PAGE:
Hard Choices

While experts doubt some of Kim’s claims, they agree he’s getting closer to having a credible nuclear deterrent. For Trump, who again vowed to “take care” of North Korea, that means some hard choices are coming.

The White House said in a statement following the call with Xi that Trump “emphasized the need for China to use all available levers to convince North Korea to end its provocations and return to the path of denuclearization.”

News report on North Korea’s Nov. 29 missile launch in Tokyo.

Photographer: Keith Bedford/Bloomberg

But the latest missile test “leaves Trump talking a good game with few options,” said Christopher Green, a senior adviser at the International Crisis Group who wrote a book on North Korean politics published last year. “No American administration should formally accept a nuclear North Korea, but policy needs to change to reflect the reality on the ground.”

North Korea-watchers differ on when the regime could pose a credible threat to the U.S., with estimates ranging from months to years. Doubts remain about whether it can shrink a nuclear weapon to fit a warhead onto a missile, ensure its survives reentry into Earth’s atmosphere and target specific locations.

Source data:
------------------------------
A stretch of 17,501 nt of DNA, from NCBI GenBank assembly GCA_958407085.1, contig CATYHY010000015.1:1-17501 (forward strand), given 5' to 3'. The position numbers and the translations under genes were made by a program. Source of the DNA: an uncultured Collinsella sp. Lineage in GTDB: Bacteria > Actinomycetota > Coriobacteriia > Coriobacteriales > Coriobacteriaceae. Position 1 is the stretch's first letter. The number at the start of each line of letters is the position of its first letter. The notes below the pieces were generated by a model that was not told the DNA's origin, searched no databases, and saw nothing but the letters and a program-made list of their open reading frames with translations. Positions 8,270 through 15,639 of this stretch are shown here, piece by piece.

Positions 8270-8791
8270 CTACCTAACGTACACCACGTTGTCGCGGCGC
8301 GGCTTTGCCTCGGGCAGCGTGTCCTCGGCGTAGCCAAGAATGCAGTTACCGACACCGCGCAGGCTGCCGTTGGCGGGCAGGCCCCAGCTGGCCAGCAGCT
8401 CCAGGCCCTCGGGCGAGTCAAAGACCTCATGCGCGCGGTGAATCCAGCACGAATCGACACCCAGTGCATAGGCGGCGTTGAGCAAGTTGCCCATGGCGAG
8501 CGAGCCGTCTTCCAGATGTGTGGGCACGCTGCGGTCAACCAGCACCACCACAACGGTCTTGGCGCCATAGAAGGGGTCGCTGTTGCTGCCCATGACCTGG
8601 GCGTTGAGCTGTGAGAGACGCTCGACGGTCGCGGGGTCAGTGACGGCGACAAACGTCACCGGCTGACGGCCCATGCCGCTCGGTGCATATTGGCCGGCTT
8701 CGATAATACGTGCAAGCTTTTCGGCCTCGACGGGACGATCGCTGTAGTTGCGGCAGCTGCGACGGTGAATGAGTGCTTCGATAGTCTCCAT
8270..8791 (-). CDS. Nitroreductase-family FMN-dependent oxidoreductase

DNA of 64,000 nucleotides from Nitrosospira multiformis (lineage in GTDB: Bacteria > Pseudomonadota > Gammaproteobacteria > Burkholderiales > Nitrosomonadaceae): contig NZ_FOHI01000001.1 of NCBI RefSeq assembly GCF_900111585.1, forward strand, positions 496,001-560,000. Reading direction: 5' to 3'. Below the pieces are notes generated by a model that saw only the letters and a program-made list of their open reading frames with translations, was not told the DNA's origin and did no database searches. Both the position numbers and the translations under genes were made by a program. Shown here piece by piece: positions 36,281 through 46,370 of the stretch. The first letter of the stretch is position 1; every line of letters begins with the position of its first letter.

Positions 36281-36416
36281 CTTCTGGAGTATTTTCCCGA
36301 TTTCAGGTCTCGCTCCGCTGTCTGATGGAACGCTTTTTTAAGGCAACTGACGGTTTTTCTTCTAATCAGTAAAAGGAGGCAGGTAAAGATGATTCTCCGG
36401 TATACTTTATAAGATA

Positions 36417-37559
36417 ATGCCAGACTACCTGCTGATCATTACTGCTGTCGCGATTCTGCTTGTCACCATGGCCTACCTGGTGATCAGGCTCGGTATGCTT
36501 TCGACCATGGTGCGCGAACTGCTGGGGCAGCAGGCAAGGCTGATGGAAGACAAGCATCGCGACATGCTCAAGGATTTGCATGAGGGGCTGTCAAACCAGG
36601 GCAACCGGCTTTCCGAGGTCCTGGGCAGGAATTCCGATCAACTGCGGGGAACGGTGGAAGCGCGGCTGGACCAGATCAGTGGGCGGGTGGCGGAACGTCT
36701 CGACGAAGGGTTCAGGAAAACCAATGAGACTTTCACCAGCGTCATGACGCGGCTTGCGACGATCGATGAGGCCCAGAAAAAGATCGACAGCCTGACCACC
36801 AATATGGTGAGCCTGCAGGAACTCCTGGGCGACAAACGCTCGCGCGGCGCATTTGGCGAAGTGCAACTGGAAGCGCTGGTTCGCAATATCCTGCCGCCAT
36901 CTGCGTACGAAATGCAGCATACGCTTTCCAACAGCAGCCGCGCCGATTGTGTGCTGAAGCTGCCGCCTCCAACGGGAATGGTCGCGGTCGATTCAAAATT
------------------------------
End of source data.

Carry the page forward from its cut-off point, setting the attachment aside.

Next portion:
GRAPHIC: Kim Jong Un Puts America Within Striking Distance

None of the major powers -- China and Russia included -- have said they will recognize North Korea as a nuclear state, a stance Japanese Prime Minister Shinzo Abe reiterated on Wednesday. Yet since North Korea’s first nuclear test in 2006, repeated rounds of sanctions have failed to slow the regime’s push for weapons that it says are needed to deter a U.S. invasion.

The United Nations Security Council will meet Wednesday after passing two sets of sanctions blocking about 90 percent of North Korea’s reported exports, including coal and seafood, as well as imports of some oil products, earlier this year.

Trump has gone further, authorizing the Treasury to cut foreign individuals or entities off from the financial system if they interact with Pyongyang, including banks. He has punished several companies in China that do business along its porous land border with North Korea.

What Trump, U.S. Allies Can Do About North Korea: QuickTake Q&A

Still, it’s unclear if China and Russia will agree to much more. They have repeatedly said they want both sides to back down and start talks, a proposal China repeated on Wednesday.

“Security Council members could also consider a naval blockade, but that’s like a precursor to war,” said Koh Yu-hwan, who teaches North Korean studies at Dongguk University in Seoul and advises the South Korean government. “Instead, countries are likely to press China and Russia to be stricter with the rules on guest workers and smuggling.”